There is a lad here, which hath five barley loaves, and two small fishes: but what are they among so many? And Jesus said, Make the men sit down. Now there was much grass in the place. So the men sat down, in number about five thousand. And Jesus took the loaves; and when he had given thanks, he distributed to the disciples, and the disciples to them that were set down; and likewise of the fishes as much as they would. When they were filled, he said unto his disciples, Gather up the fragments that remain, that nothing be lost. Therefore they gathered them together, and filled twelve baskets with the fragments of the five barley loaves, which remained over and above unto them that had eaten. Then those men, when they had seen the miracle that Jesus did, said, This is of a truth that prophet that should come into the world. (John 6:9-14)
The five barley loaves represent the five books of the Torah, and the two fishes represent the two tablets of stone that were given to Moses on Mt. Sinai. The twelve baskets left over represent the twelve tribes of Israel and the twelve gates of the city bearing their names, and the twelve foundations bearing the names of the twelve apostles. (Rev. 21:10-14)
The miracle of the loaves and fishes is an act of multiplication rather than creation out of nothing. However, it still relates to Genesis because it is only by the Word of God that multiplication occurs, as the Lord has said:
... Be fruitful, and multiply, and replenish the earth, and subdue it... (Gen. 1:28)
The feeding of the five thousand is recorded in all four gospels, but a subsequent occasion in which Yeshua fed four thousand is recorded in Matthew and Mark. On this occasion there were seven loaves and a few fishes, and seven baskets were left over. It could be argued that the numbers should relate to something, although there is no reason to believe that Matthew and Mark are using numbers and events to create analogies in the same way as John.
The Man Born Blind
And as Jesus passed by, he saw a man which was blind from his birth. And his disciples asked him, saying, Master, who did sin, this man, or his parents, that he was born blind? Jesus answered, Neither hath this man sinned, nor his parents: but that the works of God should be made manifest in him. I must work the works of him that sent me, while it is day: the night cometh, when no man can work. As long as I am in the world, I am the light of the world. When he had thus spoken, he spat on the ground, and made clay of the spittle, and he anointed the eyes of the blind man with the clay, And said unto him, Go, wash in the pool of Siloam, (which is by interpretation, Sent.) He went his way therefore, and washed, and came seeing. (John 9:1-7)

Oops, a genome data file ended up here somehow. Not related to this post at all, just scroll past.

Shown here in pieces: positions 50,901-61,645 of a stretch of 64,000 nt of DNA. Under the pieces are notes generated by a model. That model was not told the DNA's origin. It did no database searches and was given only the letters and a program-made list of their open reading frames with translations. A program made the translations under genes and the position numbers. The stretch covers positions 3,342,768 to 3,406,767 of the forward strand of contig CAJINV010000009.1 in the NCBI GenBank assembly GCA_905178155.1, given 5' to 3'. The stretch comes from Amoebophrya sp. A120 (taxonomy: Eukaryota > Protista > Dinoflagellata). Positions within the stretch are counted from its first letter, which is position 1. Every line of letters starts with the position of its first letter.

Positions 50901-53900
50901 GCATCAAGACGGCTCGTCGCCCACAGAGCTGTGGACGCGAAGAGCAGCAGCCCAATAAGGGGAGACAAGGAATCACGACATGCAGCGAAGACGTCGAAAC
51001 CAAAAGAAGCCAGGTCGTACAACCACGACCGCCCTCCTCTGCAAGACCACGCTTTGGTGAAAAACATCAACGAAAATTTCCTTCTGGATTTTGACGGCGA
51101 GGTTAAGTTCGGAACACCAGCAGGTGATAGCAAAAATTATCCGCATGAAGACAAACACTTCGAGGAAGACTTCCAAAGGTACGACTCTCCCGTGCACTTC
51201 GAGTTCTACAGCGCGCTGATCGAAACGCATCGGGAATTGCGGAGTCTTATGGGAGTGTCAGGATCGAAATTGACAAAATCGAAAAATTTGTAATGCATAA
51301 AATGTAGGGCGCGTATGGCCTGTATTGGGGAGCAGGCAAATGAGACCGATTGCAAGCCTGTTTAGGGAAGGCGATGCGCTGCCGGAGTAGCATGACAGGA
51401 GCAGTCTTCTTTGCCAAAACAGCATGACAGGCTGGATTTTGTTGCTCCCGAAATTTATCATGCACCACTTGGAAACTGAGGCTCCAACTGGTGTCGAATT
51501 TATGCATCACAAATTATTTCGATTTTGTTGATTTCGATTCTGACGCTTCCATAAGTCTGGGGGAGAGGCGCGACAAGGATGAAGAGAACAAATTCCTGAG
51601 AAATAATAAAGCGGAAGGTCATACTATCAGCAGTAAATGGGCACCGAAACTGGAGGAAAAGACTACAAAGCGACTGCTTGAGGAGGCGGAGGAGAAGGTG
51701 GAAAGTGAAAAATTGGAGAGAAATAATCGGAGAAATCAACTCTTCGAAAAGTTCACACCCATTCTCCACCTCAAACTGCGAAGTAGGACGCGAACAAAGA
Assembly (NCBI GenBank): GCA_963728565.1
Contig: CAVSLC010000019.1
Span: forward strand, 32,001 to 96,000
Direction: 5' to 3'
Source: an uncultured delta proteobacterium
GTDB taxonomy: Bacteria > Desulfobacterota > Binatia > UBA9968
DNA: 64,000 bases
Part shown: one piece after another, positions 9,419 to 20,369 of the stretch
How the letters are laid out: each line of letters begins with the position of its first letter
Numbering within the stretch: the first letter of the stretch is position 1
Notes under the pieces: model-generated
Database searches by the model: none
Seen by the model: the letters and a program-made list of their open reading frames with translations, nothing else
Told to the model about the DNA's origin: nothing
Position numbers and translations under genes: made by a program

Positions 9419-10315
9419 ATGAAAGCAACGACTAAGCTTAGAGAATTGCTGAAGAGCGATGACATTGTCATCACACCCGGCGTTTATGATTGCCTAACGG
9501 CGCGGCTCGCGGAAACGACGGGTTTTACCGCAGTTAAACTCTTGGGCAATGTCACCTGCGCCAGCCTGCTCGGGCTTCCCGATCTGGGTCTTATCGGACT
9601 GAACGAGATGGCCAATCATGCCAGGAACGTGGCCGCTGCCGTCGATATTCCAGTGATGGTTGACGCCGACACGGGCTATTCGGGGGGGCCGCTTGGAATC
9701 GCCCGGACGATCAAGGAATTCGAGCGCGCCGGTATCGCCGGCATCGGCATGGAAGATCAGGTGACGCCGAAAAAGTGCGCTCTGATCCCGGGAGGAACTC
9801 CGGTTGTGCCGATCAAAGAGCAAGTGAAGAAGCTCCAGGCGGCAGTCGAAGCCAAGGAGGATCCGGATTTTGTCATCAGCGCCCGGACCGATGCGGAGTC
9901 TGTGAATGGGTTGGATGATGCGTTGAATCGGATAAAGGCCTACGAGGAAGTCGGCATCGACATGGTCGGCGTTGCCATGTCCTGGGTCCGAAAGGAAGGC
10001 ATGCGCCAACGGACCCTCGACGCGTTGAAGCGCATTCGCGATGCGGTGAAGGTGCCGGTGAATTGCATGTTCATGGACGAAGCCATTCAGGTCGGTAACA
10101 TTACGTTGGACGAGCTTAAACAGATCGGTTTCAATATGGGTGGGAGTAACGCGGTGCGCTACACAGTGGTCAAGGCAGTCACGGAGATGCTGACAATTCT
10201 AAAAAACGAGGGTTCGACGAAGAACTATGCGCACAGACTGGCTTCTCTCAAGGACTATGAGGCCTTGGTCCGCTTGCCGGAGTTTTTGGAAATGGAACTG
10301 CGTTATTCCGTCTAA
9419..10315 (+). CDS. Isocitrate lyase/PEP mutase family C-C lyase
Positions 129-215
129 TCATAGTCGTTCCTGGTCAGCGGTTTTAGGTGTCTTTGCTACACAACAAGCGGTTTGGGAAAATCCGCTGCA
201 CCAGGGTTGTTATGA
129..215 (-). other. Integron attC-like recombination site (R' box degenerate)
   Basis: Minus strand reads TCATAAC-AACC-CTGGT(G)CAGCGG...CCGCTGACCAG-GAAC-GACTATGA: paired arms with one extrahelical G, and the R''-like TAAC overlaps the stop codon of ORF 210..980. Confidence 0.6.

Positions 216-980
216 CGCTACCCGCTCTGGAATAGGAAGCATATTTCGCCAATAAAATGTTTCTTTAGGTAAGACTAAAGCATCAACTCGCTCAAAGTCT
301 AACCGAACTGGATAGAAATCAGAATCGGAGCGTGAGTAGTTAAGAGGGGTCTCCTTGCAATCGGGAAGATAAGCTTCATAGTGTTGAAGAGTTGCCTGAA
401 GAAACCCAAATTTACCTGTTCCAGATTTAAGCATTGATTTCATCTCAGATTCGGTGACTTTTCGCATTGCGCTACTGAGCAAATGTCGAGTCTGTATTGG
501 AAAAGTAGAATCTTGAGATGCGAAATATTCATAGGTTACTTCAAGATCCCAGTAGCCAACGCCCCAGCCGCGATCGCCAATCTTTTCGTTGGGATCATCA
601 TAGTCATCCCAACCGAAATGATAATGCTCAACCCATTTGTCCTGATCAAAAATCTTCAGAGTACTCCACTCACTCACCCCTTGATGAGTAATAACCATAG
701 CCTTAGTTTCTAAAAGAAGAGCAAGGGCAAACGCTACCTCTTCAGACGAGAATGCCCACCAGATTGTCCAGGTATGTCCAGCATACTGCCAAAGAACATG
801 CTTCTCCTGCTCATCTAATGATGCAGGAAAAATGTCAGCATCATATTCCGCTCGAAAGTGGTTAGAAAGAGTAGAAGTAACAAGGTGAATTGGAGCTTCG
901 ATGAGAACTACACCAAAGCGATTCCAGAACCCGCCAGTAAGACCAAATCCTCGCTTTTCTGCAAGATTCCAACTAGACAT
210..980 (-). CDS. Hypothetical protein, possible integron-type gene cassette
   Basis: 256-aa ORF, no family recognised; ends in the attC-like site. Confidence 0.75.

This story includes the rather strange detail, that Yeshua spat on the ground and made clay of the spittle, and anointed the man's eyes. Why did he do this? I think it was because he was creating new eye components that had not been there since birth, and he wanted to create them from the dust of the earth, just as Adam had been created. Thus he showed that he was with the Father, creating the world at the beginning.
The water, to wash off the clay, has no real significance. The man had to wash off the clay because he would not be able to see through it.
Before the Beginning
And now, O Father, glorify thou me with thine own self with the glory which I had with thee before the world was. (John17:5)
Not just an allusion this time. This is a direct statement that Yeshua was glorified, with the Father, before the creation of the world.
It Is Finished
When Jesus therefore had received the vinegar, he said, It is finished: and he bowed his head, and gave up the ghost. (John 19:30)
When Yeshua said "It is finished", he meant that he had completed all the work on this earth that his Father had commanded him to do, to secure salvation for humanity. He finished all his work on the sixth day of the week, just as God had finished his work of Creation on the sixth day.
And God saw every thing that he had made, and, behold, it was very good. And the evening and the morning were the sixth day. Thus the heavens and the earth were finished, and all the host of them. And on the seventh day God ended his work which he had made; and he rested on the seventh day from all his work which he had made. (Gen. 1:31-2:2)
For a discussion of the day of the crucifixion, see my article Three Days and Three Nights.
Only John's Gospel records the words "It is finished", presumably because he is comparing it with Creation.
Too Many Books
The very last verse of John's Gospel is similar to the opening verses, insofar as it is about the the word and the world.
And there are also many other things which Jesus did, the which, if they should be written every one, I suppose that even the world itself could not contain the books that should be written. Amen. (John 21:25)
The clear meaning of this statement is that there were not enough parchments and animal skins to write down all the works of Yeshua. They didn't have an abundance of paper in those days, as we do. However, the impact of this statement, right at the end of the book, is to draw us back to the beginning. John is saying that just as the world was created by the Word of God, so it is unable to contain everything that can be known about God. It is also a possible allusion to the Temple which could not contain the Lord.
But will God indeed dwell on the earth? behold, the heaven and heaven of heavens cannot contain thee; how much less this house that I have builded? (1 Kings 8:27. See also 2 Chr. 2:6, 6:18)
All the Gospels emphasise the status of Yeshua as Messiah, and they are not just historical narratives of the events in his life. John's Gospel in particular contains lengthy dialogues on the "Bread of Life" and the "Light of the World", so that some evangelicals consider it to be the "spiritual" Gospel. John gives some direct statements about the pre-existence of Yeshua, and his participation in the work of Creation. He is also good at midrashim, so that he makes allusions to creation while relating the events in the life of Yeshua.